Zane Mirfin, Wildside Column, When the Kahurangi Lion Roared, The Nelson Mail
Outdoors people can have thousand of safe and enjoyable experiences in New Zealand, but things can sometimes turn pear-shaped without warning.
“As I reached the main river I witnessed a huge wall of water, carrying whole trees, as the river exploded in front of my eyes”
Our kids are only allowed to watch one weeknight TV programme and this winter they chose Man vs Wild. This is where a British ex-military guy, armed only with a knife, challenges himself to survive in hostile environments all over the world. I had the greatest time snuggling up with four children in the spare room watching the programme with them. Explaining things to the kids along the way, it was great to see them thinking and asking about survival and coping in the outdoors. After the programme we would
often talk about some of my own adventures in the outdoors and I’d regale them with tales of land crabs in equatorial Kiribati, fishing with bears in British Columbia, living on moose meat with Lapp reindeer herders north of the Arctic Circle, even catching trout in Colorado lakes at altitudes higher than Mt Cook.
My heart as an outdoorsman belongs firmly in New Zealand, and here I’ve had thousands of happy, safe and enjoyable outdoor experiences and episodes. But ones that really stand outare where things haven’t gone as planned and an outdoor trip has become an outdoor survival epic.
Most of my truly gruelling adventures have involved water, particularly extreme rainfall and flooded rivers. On one hunting trip into the remote Whataroa River in South Westland, we were marooned on a piece of high ground between an absolutely angry main river and two raging side creeks. Confined to a sodden pup tent for four days in abysmal deluge conditions, it was quite an experience.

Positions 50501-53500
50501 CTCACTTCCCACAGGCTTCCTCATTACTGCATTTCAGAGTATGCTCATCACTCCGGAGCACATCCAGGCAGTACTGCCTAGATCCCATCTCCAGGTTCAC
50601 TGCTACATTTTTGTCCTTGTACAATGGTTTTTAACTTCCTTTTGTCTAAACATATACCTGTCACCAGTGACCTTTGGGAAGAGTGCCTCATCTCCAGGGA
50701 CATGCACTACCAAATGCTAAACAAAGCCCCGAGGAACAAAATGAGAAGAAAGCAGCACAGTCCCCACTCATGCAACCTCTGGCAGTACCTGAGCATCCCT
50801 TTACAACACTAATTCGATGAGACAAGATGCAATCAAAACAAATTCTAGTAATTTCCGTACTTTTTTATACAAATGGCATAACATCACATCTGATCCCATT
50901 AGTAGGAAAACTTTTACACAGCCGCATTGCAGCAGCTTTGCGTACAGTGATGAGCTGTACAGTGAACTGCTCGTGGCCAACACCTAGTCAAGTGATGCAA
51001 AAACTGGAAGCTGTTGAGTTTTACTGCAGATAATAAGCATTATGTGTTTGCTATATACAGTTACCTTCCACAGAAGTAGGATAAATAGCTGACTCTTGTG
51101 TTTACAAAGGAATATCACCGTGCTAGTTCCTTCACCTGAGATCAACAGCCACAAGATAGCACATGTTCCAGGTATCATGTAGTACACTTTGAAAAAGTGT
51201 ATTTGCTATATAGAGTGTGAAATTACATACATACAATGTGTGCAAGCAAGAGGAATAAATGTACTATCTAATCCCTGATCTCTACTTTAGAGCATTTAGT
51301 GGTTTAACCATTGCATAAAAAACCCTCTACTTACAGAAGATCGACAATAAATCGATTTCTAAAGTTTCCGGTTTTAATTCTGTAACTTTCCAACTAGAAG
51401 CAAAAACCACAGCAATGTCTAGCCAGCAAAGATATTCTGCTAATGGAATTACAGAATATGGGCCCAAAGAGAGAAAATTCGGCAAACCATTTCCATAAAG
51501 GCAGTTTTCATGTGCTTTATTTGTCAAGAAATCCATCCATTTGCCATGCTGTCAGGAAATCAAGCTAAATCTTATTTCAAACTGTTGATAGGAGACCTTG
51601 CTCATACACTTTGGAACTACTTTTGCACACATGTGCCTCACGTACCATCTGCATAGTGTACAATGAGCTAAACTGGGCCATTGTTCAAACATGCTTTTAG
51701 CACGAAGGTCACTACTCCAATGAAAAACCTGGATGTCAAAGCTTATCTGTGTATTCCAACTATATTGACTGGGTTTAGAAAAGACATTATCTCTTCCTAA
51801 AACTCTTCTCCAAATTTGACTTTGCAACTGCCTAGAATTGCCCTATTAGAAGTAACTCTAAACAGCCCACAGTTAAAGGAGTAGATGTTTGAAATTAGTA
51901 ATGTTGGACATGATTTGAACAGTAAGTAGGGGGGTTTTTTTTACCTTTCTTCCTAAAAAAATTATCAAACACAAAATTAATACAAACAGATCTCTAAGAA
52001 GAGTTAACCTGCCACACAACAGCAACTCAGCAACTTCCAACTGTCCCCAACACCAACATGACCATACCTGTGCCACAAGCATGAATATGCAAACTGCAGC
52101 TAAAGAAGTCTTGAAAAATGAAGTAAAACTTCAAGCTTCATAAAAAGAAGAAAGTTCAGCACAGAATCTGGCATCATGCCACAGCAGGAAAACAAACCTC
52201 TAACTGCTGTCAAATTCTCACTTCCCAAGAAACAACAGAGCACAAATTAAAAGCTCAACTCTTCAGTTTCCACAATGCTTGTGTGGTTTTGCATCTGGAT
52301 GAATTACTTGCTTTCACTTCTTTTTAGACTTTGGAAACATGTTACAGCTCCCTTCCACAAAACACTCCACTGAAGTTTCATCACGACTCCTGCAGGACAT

With improved knowledge and modern equipment, the outdoors should be a much safer place. Regrettably, this isn’t always so and people still regularly make bad decisions and take fatal risks.
Perhaps my greatest outdoor challenge so far was in Kahurangi National Park, on the banks of the famed Roaring Lion River. It had rained overnight, but the river was low and clear as I crossed at daylight in search of some easy venison before the chopper was due to pick us up at lunchtime.
We had just completed an arduous fishing adventure further up the river on foot and I was feeling bullet-proof. Under-dressed in shorts, poly-pro singlet, PVC raincoat and aknife belt, I commenced stalking around grassy river-flat areas hoping for a deer to show itself, when it happened.
Water appeared from nowhere in a gushing waterfall high on the hillside above the Beautiful River (a Roaring Lion tributary), and in one motion I turned and ran toward the main river instinctively knowing what was going to happen next.